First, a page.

S&P 500 in 2019 could surge 24% from here under most bullish scenario: BMO

  • The stock market next year could peak at heights that are double-digit percentage points above current levels, according to BMO Capital Markets.
  • In a research note, BMO says, "Volatility in recent months and changing leadership trends in no way alter our longer term secular bull market stance."

The stock market next year could peak at heights that are double-digit percentage points above current levels, according to BMO Capital Markets.

"If we learned one thing in 2018, it's that change is going to be constant and volatility is going to reign supreme for the next couple of years," BMO Chief Investment Strategist Brian Belski told CNBC on Monday.

However, in a research note Friday, BMO said, "U.S. stock volatility in recent months and changing leadership trends in no way alter our longer term secular bull market stance."

In fact, under BMO's "base" case next year, the S&P 500 would "grind higher" and hit 3,150, about a 15 percent rise from Friday's close. BMO's "bull" case, which depends on strong-than-expected economic growth, predicts 3,400 on the index, about a 24 percent increase.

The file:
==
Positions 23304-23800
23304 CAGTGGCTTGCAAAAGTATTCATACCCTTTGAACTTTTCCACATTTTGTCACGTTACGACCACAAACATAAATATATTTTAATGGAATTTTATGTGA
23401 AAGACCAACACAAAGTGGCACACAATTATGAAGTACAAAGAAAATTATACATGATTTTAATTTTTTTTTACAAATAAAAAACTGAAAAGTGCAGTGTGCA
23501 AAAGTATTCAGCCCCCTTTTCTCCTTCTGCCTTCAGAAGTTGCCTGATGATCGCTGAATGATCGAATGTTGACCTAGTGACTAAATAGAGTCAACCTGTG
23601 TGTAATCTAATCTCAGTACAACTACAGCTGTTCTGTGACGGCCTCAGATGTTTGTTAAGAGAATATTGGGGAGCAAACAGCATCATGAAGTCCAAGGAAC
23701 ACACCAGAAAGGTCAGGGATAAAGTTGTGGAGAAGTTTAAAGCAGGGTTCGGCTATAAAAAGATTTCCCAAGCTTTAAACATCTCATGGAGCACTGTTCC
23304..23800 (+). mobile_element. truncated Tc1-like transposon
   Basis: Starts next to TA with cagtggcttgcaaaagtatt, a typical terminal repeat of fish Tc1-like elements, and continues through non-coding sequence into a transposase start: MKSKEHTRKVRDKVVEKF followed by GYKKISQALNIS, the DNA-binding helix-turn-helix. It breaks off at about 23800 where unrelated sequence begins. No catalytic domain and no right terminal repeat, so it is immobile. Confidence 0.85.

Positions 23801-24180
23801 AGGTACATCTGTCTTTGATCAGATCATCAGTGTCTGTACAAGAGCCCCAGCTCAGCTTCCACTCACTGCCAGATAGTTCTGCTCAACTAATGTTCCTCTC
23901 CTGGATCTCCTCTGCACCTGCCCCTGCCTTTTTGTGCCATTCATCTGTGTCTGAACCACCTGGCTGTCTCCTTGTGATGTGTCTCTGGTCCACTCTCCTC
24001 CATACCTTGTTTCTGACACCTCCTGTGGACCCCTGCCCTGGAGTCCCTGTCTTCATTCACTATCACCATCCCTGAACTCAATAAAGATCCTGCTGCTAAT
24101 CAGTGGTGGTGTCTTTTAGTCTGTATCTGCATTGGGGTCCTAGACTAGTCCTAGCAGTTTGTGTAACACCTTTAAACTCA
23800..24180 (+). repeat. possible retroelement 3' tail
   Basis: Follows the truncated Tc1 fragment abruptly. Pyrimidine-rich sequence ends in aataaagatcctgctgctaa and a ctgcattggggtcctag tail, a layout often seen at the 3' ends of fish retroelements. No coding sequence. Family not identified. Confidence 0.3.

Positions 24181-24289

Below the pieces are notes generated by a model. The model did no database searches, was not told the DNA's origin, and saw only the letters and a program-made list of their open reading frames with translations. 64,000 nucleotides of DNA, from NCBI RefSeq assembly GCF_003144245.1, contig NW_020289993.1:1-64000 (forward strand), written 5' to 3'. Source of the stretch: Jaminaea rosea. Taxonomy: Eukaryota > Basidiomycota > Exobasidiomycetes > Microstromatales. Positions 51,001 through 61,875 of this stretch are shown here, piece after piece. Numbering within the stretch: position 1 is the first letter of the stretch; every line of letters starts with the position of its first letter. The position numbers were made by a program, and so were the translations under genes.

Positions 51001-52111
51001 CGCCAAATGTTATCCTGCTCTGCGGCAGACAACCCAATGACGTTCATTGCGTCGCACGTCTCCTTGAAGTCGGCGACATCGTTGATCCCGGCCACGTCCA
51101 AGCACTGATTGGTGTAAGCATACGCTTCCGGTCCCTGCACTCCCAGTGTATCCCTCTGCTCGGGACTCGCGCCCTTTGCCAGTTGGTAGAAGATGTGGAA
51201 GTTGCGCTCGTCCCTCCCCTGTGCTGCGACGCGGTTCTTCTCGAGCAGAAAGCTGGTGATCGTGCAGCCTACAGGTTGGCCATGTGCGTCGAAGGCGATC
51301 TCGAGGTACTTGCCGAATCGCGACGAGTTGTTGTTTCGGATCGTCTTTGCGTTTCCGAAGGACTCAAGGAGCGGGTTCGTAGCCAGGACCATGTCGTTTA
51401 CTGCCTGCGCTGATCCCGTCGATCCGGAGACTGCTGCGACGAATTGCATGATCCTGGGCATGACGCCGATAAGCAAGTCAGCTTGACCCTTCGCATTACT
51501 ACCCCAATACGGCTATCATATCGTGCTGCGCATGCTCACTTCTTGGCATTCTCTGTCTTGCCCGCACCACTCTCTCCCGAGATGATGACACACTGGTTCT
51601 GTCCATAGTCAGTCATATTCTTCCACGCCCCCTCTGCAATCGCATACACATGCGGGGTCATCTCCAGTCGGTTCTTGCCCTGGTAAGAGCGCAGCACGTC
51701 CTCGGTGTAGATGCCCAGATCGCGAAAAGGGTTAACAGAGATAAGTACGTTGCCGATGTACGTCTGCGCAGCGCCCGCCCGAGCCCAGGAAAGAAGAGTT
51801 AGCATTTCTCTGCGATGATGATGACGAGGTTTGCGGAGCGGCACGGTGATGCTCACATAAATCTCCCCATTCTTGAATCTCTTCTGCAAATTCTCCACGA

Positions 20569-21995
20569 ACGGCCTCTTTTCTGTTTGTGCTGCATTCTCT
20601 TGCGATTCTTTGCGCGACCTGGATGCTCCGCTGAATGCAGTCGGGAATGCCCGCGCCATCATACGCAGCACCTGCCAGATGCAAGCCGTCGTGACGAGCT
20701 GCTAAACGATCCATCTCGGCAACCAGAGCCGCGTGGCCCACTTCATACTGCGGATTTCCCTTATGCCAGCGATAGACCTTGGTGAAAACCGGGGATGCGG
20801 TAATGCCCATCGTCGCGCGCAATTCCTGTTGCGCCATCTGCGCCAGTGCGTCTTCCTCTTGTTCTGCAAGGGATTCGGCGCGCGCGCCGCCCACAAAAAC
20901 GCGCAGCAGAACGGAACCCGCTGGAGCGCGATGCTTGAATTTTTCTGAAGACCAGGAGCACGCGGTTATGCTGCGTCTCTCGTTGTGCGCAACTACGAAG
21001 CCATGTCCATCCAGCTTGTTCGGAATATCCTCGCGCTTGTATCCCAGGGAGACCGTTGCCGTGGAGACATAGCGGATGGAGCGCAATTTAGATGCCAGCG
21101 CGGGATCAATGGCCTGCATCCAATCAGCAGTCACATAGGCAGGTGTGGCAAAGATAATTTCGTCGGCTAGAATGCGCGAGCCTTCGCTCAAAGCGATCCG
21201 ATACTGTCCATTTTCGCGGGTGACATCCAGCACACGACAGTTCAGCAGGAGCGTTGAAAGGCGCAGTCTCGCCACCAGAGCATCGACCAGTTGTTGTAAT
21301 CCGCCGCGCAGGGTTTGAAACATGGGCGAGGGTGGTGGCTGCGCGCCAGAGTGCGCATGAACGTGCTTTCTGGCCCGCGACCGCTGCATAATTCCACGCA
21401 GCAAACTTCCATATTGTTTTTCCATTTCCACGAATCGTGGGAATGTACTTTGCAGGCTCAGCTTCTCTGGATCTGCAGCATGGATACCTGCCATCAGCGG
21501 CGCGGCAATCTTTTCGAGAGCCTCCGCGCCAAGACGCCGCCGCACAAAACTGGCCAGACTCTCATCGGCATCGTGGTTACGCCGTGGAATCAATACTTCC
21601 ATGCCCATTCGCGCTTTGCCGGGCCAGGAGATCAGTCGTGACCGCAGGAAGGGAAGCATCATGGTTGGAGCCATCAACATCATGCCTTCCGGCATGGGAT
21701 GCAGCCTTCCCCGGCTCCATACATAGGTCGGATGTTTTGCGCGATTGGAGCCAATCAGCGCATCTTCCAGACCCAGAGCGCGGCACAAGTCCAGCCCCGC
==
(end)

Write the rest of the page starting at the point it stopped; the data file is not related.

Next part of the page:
BMO also modeled for a possible stall in fundamental momentum and economic activity, warning its "bear" scenario could take the S&P 500 down to 2,500 next year, about an 8.6 percent decline.

In the meantime, Belski thinks the recent market rout presents a once-in-a-generation buying opportunity in financial stocks, "given the fact that we believe the majority of investors absolutely, positively hate financials." He said BMO remains overweight in companies with "scalable business models" such as Bank of America, Morgan Stanley and Goldman Sachs.

Belski said BMO also likes technology, the former leader of the market's march to record highs earlier this year. It can pay to be a "little contrarian," he said, advising investors to look to companies with "stable earnings" like Apple, Microsoft and Oracle.

Plummeting tech stocks pushed the Nasdaq further into correction territory last week and during Monday's trading day. While under pressure, the Dow Jones Industrial Average and S&P 500 remained above the down-10-percent-from-record-highs threshold for a correction.